If you suspect that an extradition request in your name is on its way, or that INTERPOL might be processing data relating to you, it is important to prepare ahead of time.
Taking pre-emptive legal advice and action may also enable you to avoid receiving an unexpected arrest or warrant or to put in place procedures to maximise your chances of securing bail should the worst happen.
To which countries can the UK extradite you?
Extradition between countries is typically regulated by extradition treaties. Extradition treaties are specific to any two countries and frequently vary in order to accommodate different jurisdictions.
Generally, they are designed to obligate one country (the ‘Requested State’) to arrest and return wanted individuals (the ‘Requested Person’) to a country issuing the request ( the ‘Requesting State’).
It is to be noted that no country in the world has extradition treaties with every other country. Instead, each has its own, specific, and ad hoc list of countries with whom they have signed an extradition treaty.
The United Kingdom (‘UK’) has extradition treaties with over a hundred countries. These are segregated into two lists known as ‘Part 1’ and Part 2’ territories. A comprehensive list of countries may be found here.
Can the UK extradite its own nationals?
The UK will extradite its own nationals, provided no bars to extradition apply. Under the EU/UK Trade and Cooperation Agreement ten countries have notified their intention to exercise an absolute bar on extradition of their own nationals to the UK. These countries should not extradite their own nationals to the UK.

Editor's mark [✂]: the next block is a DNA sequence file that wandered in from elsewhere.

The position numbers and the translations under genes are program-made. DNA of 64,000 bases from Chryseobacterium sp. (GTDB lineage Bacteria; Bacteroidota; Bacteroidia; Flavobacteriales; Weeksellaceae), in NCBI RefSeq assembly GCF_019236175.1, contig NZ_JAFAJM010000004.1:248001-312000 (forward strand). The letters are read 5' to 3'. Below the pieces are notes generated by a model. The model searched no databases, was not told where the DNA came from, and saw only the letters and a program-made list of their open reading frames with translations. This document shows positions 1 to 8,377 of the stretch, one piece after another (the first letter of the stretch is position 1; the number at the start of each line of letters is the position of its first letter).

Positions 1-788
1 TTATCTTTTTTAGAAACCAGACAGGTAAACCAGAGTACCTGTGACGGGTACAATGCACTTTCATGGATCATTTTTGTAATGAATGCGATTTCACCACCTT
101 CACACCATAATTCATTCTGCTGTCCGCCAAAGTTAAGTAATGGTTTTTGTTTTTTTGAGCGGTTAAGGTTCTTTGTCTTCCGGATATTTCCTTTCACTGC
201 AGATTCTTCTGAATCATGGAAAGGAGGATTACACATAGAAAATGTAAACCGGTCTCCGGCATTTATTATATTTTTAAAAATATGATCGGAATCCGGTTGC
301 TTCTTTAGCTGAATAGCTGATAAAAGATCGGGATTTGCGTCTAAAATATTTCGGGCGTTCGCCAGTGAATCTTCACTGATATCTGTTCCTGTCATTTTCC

What if there is not an extradition treaty in place?
Just because a specific country does not have a treaty with the UK, this does not mean that this country still cannot surrender those accused of, or convicted of, crimes in the UK to face legal consequences in the UK. The lack of a treaty purely alludes to the fact that an official mechanism to extradite is not in place.
In addition to the above, when the UK does not have an extradition treaty with a particular country a Memorandum of Understanding can be agreed between the two countries with regards to a specific Requested Person.
What is the principle of ‘Dual Criminality’?
The principle of ‘Dual Criminality’ is the requirement in international extradition law that the offence the Requested Person is accused of committing or has been convicted of and is required to serve a sentence for, in the Requesting State, is also an offence under domestic law in the state from which extradition is sought.
For example, an individual cannot be extradited from the UK to face trial or serve a sentence for an offence which effectively criminalises homosexuality, because there is no equivalent criminal offence in the UK.
What should I do if I fear an outstanding extradition request?
It is highly recommended that individuals who fear extradition seek expert legal advice. Branch Austin McCormick has experience with extradition and providing proactive legal advice in relation to possible defences to an extradition request.
For further information on the issues raised, please contact Hal Branch or the Corporate & Extradition Team.